As more than 43 high school teams, including nine from Las Vegas, convened on the Cashman Center for the FIRST® Robotics Las Vegas Regional Competition, it’s easy to focus on the students and the intricate robots they designed.
Their mentors and coaches, however, are the reason they’re able to compete in the first place.
Sierra Vista High School’s robotics team was competing for the first time on their home turf with support from their mentor and science teacher, Rob Culberg.
Culberg and the team’s 16 students met seven days a week to design and build their robot.
“As a first-year team we’ve made a lot of mistakes, but I couldn’t be more proud of these guys,” he said, glancing at the students.
To get to the competition, teams must front between $5,000 and $6,000 for registration. That isn’t even the tip of the iceberg for the other fees that arise when building a robot.
According to Rick Bowersox, a Cheyenne High School robotics team mentor and science teacher, the team is $2,000 in debt due to costs surrounding the equipment, materials and competition fees.
“We’ve sold candy, received money from parents, community donations, and I’ve paid for some equipment out of my own pocket,” Bowersox said. “It costs more than $20,000 a year to do this, and we’re scrambling for every penny.”
Bowersox said he guides the team of 23 for five hours a day, five times a week, and 10 to 12 hours on the weekends.
“It’s more than just the robot,” he said. “The team is bigger than the robot; it’s about the friendships and life skills they get out of this. These kids will change the world.”
Mentors such as Bowersox and Culberg are treasured in the world of robotics.
According to Pam Garfield, coordinator for FIRST Nevada, the competition lost two Las Vegas-based high school teams this year due to mentor burnout.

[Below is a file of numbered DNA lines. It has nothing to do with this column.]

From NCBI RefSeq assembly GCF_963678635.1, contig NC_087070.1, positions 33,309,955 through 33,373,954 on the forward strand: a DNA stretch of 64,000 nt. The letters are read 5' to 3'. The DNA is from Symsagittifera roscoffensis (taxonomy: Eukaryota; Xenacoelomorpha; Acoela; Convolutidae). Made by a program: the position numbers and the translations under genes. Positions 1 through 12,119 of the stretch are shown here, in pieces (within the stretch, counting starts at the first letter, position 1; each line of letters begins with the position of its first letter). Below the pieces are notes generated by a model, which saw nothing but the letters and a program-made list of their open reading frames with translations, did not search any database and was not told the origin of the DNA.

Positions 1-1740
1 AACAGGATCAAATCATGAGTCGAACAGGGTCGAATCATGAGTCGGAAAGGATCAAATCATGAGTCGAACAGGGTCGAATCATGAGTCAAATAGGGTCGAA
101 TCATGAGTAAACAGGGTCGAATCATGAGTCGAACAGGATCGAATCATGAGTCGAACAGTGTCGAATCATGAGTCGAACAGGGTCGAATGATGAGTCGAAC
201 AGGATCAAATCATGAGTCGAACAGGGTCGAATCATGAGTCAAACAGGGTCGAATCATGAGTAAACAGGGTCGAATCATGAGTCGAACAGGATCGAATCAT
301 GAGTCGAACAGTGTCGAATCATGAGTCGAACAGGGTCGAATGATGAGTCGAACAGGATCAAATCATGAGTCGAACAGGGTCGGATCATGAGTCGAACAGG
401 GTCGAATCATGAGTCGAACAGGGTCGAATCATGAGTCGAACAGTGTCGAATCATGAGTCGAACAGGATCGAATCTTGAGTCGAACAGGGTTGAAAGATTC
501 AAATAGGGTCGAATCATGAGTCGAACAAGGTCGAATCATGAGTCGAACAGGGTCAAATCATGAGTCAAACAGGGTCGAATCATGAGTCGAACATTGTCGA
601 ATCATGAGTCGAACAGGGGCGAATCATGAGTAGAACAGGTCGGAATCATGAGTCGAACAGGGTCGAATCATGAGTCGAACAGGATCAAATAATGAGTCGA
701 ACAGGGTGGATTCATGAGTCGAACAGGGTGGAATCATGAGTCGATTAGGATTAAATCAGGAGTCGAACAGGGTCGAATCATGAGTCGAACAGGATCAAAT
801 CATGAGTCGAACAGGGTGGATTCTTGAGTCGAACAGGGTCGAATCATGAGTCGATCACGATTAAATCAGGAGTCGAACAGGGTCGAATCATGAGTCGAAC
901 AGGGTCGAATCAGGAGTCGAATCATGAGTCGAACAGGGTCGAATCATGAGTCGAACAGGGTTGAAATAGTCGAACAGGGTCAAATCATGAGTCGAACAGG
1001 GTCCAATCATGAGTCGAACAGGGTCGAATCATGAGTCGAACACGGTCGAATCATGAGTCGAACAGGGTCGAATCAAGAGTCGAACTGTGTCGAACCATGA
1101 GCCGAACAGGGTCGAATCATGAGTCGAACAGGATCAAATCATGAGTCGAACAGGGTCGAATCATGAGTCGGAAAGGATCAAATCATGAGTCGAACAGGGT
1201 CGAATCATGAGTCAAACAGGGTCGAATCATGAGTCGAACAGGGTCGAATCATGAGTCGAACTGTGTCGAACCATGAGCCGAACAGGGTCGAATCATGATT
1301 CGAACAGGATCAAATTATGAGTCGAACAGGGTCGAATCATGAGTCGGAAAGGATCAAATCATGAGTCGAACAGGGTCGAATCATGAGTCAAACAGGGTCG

In fact, in the past 14 years, 12 Las Vegas high school teams have stopped participating or dropped down to less expensive levels of FIRST Nevada such as FIRST Tech Challenge, which is for grades 7-12 and costs $1,000 on average, Garfield said.
“A school that doesn’t have support we can lose, which is frustrating for us because we don’t want to lose them,” she said. “We want these kids to be the future of Nevada, but they need to have the right support.”
Jennifer Stensrud, Cimarron-Memorial High School computer science teacher and robotics team mentor, said she knows the robotics team is fortunate to have a support staff of six.
“We’re lucky because most teams don’t have the coaching support, and people definitely get burned out,” she said.
The opportunities and skills that students get out of being on the robotics team are what keep Stensrud going.
“Some students who might not have graduated high school are going off to college, getting scholarships and internships,” she said. “It could have gone either way if we hadn’t picked them up.”
Contact Ann Friedman at firstname.lastname@example.org or 702-380-4588. Find her on Twitter: @AnnFriedmanRJ.